VIRGIN OF JUAREZ, THE
(director/writer: Kevin James Dobson; screenwriter: Michael Fallon; cinematographers: Ross Barryman/Ross Berryman; editors: Scott Conrad/Bruce Novotny/Dan Schalk; music: Aaron Zigman; cast: Minnie Driver (Karina Danes, Reporter), Ana Claudia Talancón (Mariela), Jorge Cervera Jr. (Isidro), Jacob Vargas (Det.Lauro), Araceli Guzman-Rico (Lisabet), Esai Morales (Father Herrera), Noel Guglielmi (Gio Herrerea), Joanna Cassidy (Eve), Angus MacFadyen (Patrick Nunzio); Runtime: 96; MPAA Rating: NR; producers: Kevin James Dobson/Rosemary Marks; First Look Home Entertainment; 2006)
“A volatile mixture of religious drama and crime story that doesn’t mix well and in the end the film implodes.”
Reviewed by Dennis Schwartz
A volatile mixture of religious drama and crime story that doesn’t mix well and in the end the film implodes. Co-writer-director Kevin James Dobson has a story worth telling but is clueless on how to tell it. I think the filmmaker and co-writer Michael Fallon mean well, but they move the narrative to an over-the-edge tangent and never do justice to the horrible murder story raised. It’s a straight-to-video flick that exploits the lurid front page headlines and never seems more than a badly acted crass film.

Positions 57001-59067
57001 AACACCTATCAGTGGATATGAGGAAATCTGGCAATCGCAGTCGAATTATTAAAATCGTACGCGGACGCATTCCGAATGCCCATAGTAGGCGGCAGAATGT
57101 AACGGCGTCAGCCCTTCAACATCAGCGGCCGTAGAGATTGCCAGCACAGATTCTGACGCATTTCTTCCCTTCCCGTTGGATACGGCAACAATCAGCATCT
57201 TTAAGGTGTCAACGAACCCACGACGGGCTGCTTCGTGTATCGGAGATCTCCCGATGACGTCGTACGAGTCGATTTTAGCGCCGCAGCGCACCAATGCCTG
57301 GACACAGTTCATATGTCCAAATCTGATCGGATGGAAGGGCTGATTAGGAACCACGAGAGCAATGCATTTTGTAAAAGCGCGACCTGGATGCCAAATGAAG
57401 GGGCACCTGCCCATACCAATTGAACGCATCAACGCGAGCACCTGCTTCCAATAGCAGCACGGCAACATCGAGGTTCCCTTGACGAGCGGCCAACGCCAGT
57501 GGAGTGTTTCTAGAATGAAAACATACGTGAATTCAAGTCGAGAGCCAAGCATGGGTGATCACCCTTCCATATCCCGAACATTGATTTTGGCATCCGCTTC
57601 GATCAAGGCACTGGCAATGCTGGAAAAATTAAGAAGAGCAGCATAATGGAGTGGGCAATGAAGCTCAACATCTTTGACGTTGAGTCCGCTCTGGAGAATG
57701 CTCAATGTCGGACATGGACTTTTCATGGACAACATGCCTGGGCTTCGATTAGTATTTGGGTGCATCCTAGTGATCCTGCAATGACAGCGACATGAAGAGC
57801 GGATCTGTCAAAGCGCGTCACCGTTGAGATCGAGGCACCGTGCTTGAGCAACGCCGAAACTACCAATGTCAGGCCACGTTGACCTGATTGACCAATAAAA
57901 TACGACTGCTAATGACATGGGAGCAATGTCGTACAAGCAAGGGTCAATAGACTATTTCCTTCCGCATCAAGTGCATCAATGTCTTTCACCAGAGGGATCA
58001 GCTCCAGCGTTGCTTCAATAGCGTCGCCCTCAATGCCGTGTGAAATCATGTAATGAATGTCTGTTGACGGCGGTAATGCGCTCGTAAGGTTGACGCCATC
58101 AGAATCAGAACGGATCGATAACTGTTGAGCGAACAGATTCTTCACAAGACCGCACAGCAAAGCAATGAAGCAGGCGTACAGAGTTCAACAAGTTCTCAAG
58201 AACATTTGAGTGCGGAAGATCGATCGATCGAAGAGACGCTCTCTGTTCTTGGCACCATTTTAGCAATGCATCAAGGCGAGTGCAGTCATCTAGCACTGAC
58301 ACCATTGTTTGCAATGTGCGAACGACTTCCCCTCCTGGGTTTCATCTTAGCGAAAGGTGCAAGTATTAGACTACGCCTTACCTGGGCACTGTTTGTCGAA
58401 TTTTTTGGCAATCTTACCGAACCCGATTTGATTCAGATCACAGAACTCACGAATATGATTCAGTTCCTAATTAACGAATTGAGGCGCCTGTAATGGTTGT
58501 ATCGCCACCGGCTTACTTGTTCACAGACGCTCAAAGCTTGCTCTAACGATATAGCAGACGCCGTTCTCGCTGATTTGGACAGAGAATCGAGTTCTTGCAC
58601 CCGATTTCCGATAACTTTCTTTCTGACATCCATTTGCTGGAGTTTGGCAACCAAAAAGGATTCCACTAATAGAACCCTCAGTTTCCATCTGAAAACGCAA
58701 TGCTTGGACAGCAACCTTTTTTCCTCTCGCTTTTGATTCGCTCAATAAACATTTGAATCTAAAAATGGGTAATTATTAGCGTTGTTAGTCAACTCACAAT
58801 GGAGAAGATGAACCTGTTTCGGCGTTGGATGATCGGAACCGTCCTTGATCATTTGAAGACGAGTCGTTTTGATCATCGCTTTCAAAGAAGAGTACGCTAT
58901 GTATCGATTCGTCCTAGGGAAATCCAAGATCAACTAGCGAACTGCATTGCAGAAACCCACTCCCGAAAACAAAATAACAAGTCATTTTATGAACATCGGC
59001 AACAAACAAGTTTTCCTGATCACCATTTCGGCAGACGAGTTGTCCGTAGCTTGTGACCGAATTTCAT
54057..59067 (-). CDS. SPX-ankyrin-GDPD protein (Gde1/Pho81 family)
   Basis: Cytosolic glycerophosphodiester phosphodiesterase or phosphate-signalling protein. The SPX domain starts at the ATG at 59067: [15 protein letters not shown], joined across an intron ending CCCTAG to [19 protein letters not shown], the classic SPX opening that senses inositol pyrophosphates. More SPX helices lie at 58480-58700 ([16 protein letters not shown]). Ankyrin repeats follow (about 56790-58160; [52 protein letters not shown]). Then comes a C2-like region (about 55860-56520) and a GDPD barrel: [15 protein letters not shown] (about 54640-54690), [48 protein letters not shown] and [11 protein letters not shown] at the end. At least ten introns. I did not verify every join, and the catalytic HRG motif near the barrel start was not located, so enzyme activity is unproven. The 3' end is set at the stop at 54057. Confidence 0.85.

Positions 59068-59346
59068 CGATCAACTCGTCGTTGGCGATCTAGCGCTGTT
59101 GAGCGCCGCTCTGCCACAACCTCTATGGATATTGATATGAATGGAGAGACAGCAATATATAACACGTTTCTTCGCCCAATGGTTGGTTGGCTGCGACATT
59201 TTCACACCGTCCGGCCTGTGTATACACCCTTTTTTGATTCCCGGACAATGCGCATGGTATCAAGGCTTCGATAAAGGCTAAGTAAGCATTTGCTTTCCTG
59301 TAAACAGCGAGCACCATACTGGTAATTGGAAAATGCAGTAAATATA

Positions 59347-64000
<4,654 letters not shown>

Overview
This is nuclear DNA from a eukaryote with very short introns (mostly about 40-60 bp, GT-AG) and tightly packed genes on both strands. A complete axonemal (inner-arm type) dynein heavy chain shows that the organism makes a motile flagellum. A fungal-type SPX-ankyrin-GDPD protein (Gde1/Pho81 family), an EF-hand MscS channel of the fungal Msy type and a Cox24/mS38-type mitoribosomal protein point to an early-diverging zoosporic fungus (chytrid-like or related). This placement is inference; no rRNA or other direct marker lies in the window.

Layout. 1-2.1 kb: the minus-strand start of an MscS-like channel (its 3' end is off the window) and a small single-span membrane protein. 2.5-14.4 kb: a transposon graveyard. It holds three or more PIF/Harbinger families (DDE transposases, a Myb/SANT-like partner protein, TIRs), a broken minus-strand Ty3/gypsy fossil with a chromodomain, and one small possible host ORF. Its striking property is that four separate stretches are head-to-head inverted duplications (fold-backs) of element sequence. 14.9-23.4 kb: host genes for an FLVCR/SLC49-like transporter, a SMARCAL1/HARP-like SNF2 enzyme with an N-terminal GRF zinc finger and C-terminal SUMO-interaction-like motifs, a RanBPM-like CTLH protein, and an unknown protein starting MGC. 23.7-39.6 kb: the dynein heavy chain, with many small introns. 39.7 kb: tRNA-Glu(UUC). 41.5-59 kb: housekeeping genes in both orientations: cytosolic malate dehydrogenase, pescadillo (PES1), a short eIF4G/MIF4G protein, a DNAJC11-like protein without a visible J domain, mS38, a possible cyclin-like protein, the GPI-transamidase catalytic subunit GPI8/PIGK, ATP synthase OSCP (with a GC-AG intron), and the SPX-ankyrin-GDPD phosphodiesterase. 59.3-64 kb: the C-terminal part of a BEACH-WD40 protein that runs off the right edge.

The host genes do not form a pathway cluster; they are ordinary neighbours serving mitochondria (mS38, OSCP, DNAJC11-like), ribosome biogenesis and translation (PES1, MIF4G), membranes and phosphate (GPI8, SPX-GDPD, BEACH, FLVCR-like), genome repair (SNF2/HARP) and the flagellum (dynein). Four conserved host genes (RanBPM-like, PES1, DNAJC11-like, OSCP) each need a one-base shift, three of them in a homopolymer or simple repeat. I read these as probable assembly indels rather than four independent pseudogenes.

The intense and nosy Los Angeles reporter Karina Danes (Minnie Driver) is sent by her boss to investigate the 300 or so unsolved brutal abductions, rapes and murders of women occurring in Juarez, Mexico since 1993 and learns more about these crimes than she bargained for. The poor Mexican city is located just over the border of the United States near El Paso, Texas, and most of the victims work in the American factory that located there for the cheap labor and to save the costs of implementing work safety programs. Danes tags along with crusading Father Herrera (Esai Morales) and activist Patrick Nunzio (Angus MacFadyen) to the crime scene of the latest mutilation killing of factory girl Lisabet. The reporter learns of another vic the same day and becomes involved with the hospitalized young woman named Mariela (Ana Claudia Talancón), who though severely beaten is a rare survivor. The recovering Mariela has visions of the Virgin Mary and experiences stigmata. This attracts the local church to shelter her and brings hope to an area plagued by such violence who out of desperation turn to her as their spiritual source. She’s dubbed as “The Virgin of Juarez” and attracts large crowds from the surrounding area. It leads to religious hysteria and some far-fetched dramatics. The murdered factory woman’s husband Isidro (Jorge Cervera Jr.) develops a kinship with Mariela and proves to be handy with a knife as he goes after those in the stolen police mugshots he believes responsible for the murders. The police under homicide lead investigator Lauro (Jacob Vargas) appear to be either indifferent, incompetent or corrupt.
It turns out to be a sleazy and nasty story that takes us so far away from the original premise, that it manages to turn the tragedy into a cheap entertainment story.
REVIEWED ON 12/5/2006 GRADE: D